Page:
MBHS principal Ernest Remillard said the class of 2023 “is our largest group of ninth graders in a number of years.” He added, the International Baccalaureate Program at Mission Bay “continues to grow, with more students than ever enrolled. We have also added a connection with Mesa College, which will continue to increase the number of college-level courses offered at MBHS.”
Remillard characterized 2018-19 as a “transition year” for MBHS, noting the campus is undertaking a whole site modernization.
“There will be a number of facility upgrades taking place, including major upgrades to our college, career and technical education classrooms,” Remillard said, noting the high school’s engineering and game design facilities “will be receiving complete make-overs. Air conditioning will also be installed throughout the classrooms on campus and safety upgrades will take place.”
Added Remillard, “Our music and sports programs continue to thrive.”
Dr. Mike McQuary, San Diego Unified School District Board trustee for District C said 2018-19 changes in the Mission Bay Cluster and across the San Diego Unified School District aim “to build on our strong academic success and prepare for the big goals we have ahead.
“Some of the goals we have set include all elementary students reading at grade-level, healthy start times for high school students, and the purest school drinking water system in the nation by 2020.
“Unique to Mission Bay is a cluster-wide emphasis on developing a STEAM/engineering focus via a Blue Technology Curriculum that includes multiple college and career pathways, such as marine biology, oceanography, ship construction, container shipping and international commerce, water sports, fishing, cruise industry and coastal tourism,” McQuary said.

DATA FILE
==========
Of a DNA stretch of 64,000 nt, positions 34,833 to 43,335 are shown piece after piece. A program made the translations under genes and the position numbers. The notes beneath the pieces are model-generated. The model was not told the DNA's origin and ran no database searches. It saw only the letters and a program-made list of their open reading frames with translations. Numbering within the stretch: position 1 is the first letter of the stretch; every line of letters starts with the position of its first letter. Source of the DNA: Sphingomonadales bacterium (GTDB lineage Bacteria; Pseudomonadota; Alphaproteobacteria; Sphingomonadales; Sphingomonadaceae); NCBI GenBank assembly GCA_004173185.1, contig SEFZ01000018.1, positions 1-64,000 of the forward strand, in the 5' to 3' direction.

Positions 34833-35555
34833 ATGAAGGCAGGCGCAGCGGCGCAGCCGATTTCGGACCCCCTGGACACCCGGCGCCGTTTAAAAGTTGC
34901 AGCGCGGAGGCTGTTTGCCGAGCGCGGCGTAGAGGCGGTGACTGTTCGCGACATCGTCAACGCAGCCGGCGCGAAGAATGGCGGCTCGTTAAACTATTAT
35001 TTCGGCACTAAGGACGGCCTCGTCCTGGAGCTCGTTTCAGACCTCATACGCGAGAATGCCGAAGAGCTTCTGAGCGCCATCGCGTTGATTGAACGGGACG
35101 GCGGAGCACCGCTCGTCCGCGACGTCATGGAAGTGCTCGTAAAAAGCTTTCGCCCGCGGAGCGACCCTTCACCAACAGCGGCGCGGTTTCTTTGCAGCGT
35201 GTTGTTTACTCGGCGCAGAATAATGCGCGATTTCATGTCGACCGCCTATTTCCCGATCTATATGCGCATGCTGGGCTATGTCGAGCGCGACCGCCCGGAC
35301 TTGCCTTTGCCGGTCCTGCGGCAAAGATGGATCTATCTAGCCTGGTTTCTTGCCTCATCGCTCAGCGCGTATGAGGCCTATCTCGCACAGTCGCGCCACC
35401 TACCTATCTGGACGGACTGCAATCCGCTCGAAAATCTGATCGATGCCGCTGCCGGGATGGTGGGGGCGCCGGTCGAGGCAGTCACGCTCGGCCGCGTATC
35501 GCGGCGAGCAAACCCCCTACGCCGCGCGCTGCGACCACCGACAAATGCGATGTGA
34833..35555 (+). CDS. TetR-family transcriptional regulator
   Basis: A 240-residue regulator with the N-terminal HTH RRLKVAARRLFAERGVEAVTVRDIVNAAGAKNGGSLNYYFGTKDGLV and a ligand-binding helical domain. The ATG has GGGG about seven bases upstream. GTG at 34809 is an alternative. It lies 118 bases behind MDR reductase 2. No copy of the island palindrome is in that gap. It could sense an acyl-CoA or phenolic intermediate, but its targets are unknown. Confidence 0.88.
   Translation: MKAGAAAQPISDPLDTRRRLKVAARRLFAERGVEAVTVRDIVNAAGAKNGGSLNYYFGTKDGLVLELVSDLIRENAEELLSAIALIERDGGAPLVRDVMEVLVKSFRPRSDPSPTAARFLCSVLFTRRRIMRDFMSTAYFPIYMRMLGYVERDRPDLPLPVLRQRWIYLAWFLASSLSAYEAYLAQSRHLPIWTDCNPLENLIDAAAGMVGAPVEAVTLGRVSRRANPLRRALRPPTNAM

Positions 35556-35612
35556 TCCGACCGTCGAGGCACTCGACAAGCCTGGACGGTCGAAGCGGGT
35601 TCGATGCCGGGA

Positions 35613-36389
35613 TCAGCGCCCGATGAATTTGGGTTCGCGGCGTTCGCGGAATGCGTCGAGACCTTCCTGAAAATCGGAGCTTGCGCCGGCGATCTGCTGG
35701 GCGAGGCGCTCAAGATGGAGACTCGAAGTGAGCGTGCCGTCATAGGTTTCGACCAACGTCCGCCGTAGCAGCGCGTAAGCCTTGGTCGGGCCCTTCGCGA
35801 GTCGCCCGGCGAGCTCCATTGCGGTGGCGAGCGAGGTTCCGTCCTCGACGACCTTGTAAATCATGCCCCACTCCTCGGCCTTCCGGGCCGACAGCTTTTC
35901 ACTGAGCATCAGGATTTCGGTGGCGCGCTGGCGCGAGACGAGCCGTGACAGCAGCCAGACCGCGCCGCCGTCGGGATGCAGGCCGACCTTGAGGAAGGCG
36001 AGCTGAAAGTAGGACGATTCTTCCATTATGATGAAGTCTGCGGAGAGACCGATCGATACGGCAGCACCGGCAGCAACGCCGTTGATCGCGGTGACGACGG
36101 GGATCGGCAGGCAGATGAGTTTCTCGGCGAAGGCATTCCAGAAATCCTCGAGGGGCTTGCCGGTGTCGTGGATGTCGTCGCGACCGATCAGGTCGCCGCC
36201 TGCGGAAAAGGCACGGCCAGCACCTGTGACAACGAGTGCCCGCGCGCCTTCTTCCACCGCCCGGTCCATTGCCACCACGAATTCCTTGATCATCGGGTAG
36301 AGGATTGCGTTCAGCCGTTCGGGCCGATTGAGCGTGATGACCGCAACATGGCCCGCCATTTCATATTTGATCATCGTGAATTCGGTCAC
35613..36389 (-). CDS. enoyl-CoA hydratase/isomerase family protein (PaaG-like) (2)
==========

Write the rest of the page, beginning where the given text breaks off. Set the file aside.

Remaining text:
Mission Bay Cluster highlights:
• PB Middle modernization continues with a new classroom building following the addition of new fields and a parking lot.
• Plans for the YMCA pool at PBMS are well underway.
• Air conditioning will be installed in all schools.
• Science, technology, engineering, art, and math (STEAM) programs are at all schools.
• Barnard has a new name, Barnard Mandarin Magnet Elementary School, and continues to be the only TK-5 Chinese Mandarin Immersion Program in the district.
The Mission Bay Cluster of Schools will continue to lead the district in being the only cluster that offers all four instructional pathways (International Baccalaureate, music, world language, and STEAM).
Pacific Beach Elementary School principal Denise Goulart said they’re proud to be a STEAM school. "Our TK and kindergarten students will be receiving state-of-the-art maker-spaces in their classrooms,” Goulart said. "New furniture, classroom paint, and engineering resources will be provided for participating classrooms. Kindergarten teachers have been partaking in Project Lead the Way and Lego training, which makes STEAM a part of their daily schedule. This five-year grant will eventually impact all classrooms, allowing each teacher to be trained on hands-on STEAM lessons.”
Added Goulart: "We are proud to welcome Leslee Alvillar and Kaylie Denenberg to our staff. On Aug. 25, PBE will be working with Good Neighbor Gardens, to help revive our school garden and to install irrigation. Parent volunteers will be utilized to help prepare the garden for instructional purposes. PBE hopes to continue growing food that will be served in the school’s cafeteria and be available to the community."
“Music opens minds,” is the motto of Crown Point Elementary School, which is a neighborhood magnet school focusing on strong academics through music education. Known for its Junior Music Academy, which opened its doors in 2008, the school features a Suzuki violin program. CPJMA is renowned for its rigorous academics, for bridging the language and cultural gaps, and for its music program that has cultivated students who appreciate the visual and performing arts.